Kim Thúy's Em is a virtuosic novel of profound power and sensitivity, and an enduring affirmation of the greatest act of resistance: love.
In the midst of war, an ordinary miracle: an abandoned baby tenderly cared for by a young boy living on the streets of Saigon. The boy is Louis, the child of a long-gone American soldier. Louis calls the baby em H?ng, em meaning "little sister," or "beloved." Even though her cradle is nothing more than a cardboard box, em H?ng's life holds every possibility.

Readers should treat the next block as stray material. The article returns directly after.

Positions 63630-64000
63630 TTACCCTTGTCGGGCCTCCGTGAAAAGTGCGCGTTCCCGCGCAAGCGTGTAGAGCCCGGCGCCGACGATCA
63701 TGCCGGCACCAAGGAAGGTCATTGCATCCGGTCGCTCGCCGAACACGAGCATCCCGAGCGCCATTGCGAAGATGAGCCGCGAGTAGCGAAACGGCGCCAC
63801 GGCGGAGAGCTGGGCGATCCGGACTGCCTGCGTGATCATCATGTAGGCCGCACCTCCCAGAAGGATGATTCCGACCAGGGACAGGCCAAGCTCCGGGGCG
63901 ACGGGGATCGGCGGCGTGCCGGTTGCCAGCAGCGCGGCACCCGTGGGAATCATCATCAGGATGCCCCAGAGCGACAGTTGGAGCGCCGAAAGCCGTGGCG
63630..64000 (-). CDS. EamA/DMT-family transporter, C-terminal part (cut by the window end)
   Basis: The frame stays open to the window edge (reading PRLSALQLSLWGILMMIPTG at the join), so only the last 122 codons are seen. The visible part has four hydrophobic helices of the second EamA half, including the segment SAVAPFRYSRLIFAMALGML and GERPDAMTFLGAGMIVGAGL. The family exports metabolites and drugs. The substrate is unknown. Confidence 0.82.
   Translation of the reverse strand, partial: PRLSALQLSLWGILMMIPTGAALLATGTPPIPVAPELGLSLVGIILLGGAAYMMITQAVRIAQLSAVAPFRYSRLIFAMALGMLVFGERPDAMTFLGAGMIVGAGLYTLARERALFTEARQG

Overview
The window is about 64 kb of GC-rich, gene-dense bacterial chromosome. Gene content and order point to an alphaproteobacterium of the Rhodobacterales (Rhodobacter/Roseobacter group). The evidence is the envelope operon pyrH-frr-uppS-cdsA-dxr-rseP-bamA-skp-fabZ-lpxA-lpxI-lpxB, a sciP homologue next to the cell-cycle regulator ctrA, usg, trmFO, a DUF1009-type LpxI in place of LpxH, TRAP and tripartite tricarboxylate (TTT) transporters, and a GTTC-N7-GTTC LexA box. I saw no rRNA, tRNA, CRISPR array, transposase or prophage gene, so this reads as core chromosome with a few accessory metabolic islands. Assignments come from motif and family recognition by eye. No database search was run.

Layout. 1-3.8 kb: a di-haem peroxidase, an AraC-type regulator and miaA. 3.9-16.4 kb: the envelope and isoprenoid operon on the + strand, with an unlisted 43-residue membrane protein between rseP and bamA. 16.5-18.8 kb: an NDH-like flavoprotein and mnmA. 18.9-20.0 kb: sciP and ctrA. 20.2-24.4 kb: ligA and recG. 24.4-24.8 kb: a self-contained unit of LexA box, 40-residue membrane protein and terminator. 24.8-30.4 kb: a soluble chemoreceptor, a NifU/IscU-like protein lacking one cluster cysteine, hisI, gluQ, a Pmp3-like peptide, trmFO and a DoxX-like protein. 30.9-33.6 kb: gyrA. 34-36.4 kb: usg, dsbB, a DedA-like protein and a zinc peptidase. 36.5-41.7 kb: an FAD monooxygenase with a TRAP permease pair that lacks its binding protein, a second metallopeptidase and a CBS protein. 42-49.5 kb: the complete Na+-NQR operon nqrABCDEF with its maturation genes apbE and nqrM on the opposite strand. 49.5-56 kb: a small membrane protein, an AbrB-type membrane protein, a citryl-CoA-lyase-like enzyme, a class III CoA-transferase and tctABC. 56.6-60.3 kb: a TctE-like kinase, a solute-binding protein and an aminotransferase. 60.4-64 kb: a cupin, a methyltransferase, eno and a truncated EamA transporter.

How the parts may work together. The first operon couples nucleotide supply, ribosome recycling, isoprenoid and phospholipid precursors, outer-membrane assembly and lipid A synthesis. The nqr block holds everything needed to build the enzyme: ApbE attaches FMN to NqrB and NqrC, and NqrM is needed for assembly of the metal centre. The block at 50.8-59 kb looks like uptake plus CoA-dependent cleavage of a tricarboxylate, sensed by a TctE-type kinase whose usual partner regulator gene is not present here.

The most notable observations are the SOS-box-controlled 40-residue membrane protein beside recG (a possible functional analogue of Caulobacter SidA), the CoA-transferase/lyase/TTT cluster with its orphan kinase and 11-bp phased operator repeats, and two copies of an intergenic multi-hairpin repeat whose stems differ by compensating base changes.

Through the linked destinies of a family of characters, the novel takes its inspiration from historical events, including Operation Babylift, which evacuated thousands of biracial orphans from Saigon in April 1975, and the remarkable growth of the nail salon industry, dominated by Vietnamese expatriates all over the world. From the rubber plantations of Indochina to the massacre at My Lai, Kim Thúy sifts through the layers of pain and trauma in stories we thought we knew, revealing transcendent moments of grace, and the invincibility of the human spirit.